The hood ain’t going nowhere. If you fourteen years old or you thirteen, you can’t just pick up and leave outta your turf, but at the same time you gotta survive out there as well. So, a lot of times we want to disarm these youngsters, we want to tell them to walk away from the gang but we don’t have nothing to substitute that with. My pop always tell me “you take something from a youngster, you better replace it with something”. And that’s something that at this present moment we are not able to do. So, what I do is I just try to spark some hope in them, ignite a fire in them so they can figure out what it is that they want to do and things they want to accomplish and then set them on a path to start achieving that. And through all that they are going to still jump over some hurdles because the hood is not going nowhere. I’m blessed that I’m even in a predicament where [the youngsters] can look at me and say “look, a Blood did it, a Blood is doing something with himself right now”. That’s the gratification that I get out of the whole deal.
“We want to tell them to walk away from the gang but we
don’t have nothing to substitute that with. My pop always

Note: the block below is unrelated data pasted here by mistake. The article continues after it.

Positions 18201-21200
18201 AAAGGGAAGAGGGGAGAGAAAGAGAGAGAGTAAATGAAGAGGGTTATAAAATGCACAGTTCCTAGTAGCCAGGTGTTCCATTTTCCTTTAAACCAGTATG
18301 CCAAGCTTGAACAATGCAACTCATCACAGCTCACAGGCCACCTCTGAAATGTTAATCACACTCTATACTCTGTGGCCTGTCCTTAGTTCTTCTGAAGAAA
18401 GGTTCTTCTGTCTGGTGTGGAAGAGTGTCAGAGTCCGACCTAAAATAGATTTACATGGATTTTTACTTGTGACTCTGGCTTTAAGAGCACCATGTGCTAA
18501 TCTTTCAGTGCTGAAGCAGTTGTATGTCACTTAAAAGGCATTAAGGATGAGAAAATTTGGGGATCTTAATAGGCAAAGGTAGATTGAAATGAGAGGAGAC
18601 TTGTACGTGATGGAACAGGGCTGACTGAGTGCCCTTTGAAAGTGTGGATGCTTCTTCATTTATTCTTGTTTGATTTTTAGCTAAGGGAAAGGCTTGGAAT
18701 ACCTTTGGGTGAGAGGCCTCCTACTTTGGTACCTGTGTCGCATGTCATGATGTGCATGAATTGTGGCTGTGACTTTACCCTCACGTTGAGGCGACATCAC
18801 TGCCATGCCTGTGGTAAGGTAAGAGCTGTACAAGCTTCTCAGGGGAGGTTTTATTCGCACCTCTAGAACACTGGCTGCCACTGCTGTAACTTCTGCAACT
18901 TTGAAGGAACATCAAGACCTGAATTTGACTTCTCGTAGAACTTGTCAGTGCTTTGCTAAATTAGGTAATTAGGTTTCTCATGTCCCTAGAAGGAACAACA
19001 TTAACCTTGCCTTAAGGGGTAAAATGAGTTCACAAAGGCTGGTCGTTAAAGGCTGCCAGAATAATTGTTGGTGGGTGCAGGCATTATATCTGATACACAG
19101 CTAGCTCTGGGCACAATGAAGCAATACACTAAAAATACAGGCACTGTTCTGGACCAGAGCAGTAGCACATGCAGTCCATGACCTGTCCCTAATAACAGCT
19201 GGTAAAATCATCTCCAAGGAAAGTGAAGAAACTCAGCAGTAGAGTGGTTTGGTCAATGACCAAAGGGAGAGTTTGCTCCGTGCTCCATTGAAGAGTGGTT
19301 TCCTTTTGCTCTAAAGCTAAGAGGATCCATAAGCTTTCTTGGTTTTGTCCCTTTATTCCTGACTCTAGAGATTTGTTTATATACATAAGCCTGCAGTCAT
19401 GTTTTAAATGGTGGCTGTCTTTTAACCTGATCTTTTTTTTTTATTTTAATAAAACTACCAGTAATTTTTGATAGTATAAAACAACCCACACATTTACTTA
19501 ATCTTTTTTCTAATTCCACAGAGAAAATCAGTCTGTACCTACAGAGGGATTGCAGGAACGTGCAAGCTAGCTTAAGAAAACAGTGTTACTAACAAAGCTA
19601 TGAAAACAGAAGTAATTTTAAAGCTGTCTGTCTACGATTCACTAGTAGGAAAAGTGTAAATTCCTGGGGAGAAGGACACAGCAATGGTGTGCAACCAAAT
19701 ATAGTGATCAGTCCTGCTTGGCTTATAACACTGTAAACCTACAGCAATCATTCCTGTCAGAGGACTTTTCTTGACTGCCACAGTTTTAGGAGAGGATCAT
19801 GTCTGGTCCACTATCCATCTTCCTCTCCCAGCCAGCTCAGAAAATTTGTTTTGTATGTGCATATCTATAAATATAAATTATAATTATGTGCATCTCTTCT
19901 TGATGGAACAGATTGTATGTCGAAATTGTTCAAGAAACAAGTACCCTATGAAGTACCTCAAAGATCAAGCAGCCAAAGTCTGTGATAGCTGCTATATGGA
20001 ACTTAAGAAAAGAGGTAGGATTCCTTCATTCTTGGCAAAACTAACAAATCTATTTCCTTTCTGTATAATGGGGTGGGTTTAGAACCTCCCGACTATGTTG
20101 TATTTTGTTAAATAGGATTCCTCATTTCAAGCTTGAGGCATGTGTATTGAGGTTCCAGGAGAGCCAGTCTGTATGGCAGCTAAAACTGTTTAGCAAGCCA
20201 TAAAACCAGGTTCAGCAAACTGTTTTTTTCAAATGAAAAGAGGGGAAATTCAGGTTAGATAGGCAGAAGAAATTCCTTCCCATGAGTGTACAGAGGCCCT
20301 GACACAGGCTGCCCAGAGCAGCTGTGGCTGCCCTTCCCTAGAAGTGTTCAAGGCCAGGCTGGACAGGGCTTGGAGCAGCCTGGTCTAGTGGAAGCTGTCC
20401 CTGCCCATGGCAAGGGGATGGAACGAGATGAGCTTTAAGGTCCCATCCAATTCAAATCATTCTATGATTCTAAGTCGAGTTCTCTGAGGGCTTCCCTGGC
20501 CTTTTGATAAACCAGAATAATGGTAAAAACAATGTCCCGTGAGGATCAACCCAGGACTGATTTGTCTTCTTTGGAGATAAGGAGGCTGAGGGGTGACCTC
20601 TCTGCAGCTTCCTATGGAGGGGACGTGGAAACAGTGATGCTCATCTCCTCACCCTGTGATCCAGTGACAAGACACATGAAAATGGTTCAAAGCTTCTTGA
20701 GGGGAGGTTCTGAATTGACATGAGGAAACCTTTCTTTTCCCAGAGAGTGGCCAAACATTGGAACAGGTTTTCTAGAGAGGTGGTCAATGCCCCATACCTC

tell me “you take something from a youngster, you
better replace it with something”. And that’s something
that at this present moment we are not able to do”
RIOTSOUND.COM: If we go back in time say 30 or 40 years, back when a lot of the street gangs we see today were first formed, many of those gangs originally came about as organizations that actually sought to bring about positive change in their local neighborhoods and communities. Over the years many unsavory elements have crept in to that original paradigm, where today we have a situation where gangs have become synonymous with senseless violence, drug dealing as well as a host of other negative elements. Do you think there could ever be a time in the future where street gangs such as the Bloods and Crips can lay down their arms and become active in their communities in a positive capacity?